Outside of political pressure, what’s so hard about keeping track of the money that society spends on the nature it uses? Actually, not that much. As for any difficulty of separating the values of land and buildings, the difficult is not the impossible. And how hard is it, really? Redevelopers who buy property to tear down the extant building and erect a new one, they separate the value of the location from the value of the improvement upon it all the time. For them, the task is simple.
Some assessors offices do much better. British Columbia, whose office was set up by geonomists Mason Gaffney, emeritus UC-Riverside, and his protege Ted Gwartney, former assessor for several jurisdictions and Chief Appraiser for Bank of America, is so well-known for precise assessments that professionals come from all over the world to be trained or hone their skills in rainy BC. Americans could reach for the higher Canadian standard.
I look with longing at firepower of all those American public agencies cranking out reams of numbers that don’t draw a picture but muddy the waters. Imagine if all those staffs were directed to measure the essentials. It’d be so easy for them to calculate the worth of Earth.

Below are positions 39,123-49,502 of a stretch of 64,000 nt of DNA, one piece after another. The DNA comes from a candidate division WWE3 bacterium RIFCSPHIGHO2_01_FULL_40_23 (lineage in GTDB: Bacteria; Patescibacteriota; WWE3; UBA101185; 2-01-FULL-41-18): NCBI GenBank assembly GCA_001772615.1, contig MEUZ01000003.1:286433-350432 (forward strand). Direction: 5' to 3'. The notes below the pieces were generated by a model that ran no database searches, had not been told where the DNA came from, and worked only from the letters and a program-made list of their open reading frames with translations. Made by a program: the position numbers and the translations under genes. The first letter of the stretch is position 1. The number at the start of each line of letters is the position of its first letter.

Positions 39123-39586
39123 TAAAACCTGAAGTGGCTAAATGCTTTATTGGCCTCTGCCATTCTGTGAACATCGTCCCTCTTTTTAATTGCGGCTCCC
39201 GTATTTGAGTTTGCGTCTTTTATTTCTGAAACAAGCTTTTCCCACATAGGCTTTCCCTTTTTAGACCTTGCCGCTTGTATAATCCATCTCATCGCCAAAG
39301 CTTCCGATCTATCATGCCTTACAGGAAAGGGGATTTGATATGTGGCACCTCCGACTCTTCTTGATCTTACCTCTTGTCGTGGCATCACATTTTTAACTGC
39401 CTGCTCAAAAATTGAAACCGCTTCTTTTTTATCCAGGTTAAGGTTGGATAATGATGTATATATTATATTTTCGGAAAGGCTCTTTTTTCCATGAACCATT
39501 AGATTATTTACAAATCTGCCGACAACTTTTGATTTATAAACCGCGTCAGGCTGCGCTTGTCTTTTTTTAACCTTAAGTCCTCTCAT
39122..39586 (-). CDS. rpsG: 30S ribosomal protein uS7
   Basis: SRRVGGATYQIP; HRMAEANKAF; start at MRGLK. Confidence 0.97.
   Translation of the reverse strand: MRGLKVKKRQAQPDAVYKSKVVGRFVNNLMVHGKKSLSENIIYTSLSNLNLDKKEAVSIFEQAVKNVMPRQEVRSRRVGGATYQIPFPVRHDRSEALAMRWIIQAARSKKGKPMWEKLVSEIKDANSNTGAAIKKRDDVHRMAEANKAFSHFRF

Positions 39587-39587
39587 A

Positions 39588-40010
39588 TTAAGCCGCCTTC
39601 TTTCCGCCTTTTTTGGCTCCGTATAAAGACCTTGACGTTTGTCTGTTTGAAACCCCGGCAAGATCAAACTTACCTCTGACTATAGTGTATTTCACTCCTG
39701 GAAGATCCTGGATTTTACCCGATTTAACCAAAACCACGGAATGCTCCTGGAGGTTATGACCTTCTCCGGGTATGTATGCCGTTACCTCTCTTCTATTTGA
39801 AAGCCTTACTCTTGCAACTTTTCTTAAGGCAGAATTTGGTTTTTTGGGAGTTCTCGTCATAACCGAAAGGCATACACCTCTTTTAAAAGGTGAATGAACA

There are tons of numbers to use. Each year in the US, there are hundreds of thousands of transactions for land, resources, electromagnetic spectrum, etc. There are sales, leases, sublets, auctions, plus taxes levied on those natural assets, not to mention interest paid on the land portion of mortgages.
With computers, the county assessor’s office could easily update all records of all parcels in an area every time one of them sells or leases. While accuracy would be great, at this point we can make do with a ballpark figure. Heck, none of their other stats are precise, yet they keep cranking them out and passing them off as “data”, as if they were milliseconds or parts per billion.
Those officials who collect the figures have neglected rent for as long as they have been collecting figures. Similarly, economists have mislaid land for so long, today’s cloistered practitioners fail to see the non-human factor’s relevance. If land does not count to economists, why would statisticians count its value?
Economists do not demand relevant and accurate data, and public servants do not supply them. Instead, both make excuses for each other. “Determining the value of land is difficult.” And, “Such a stat offers little utility anyway.”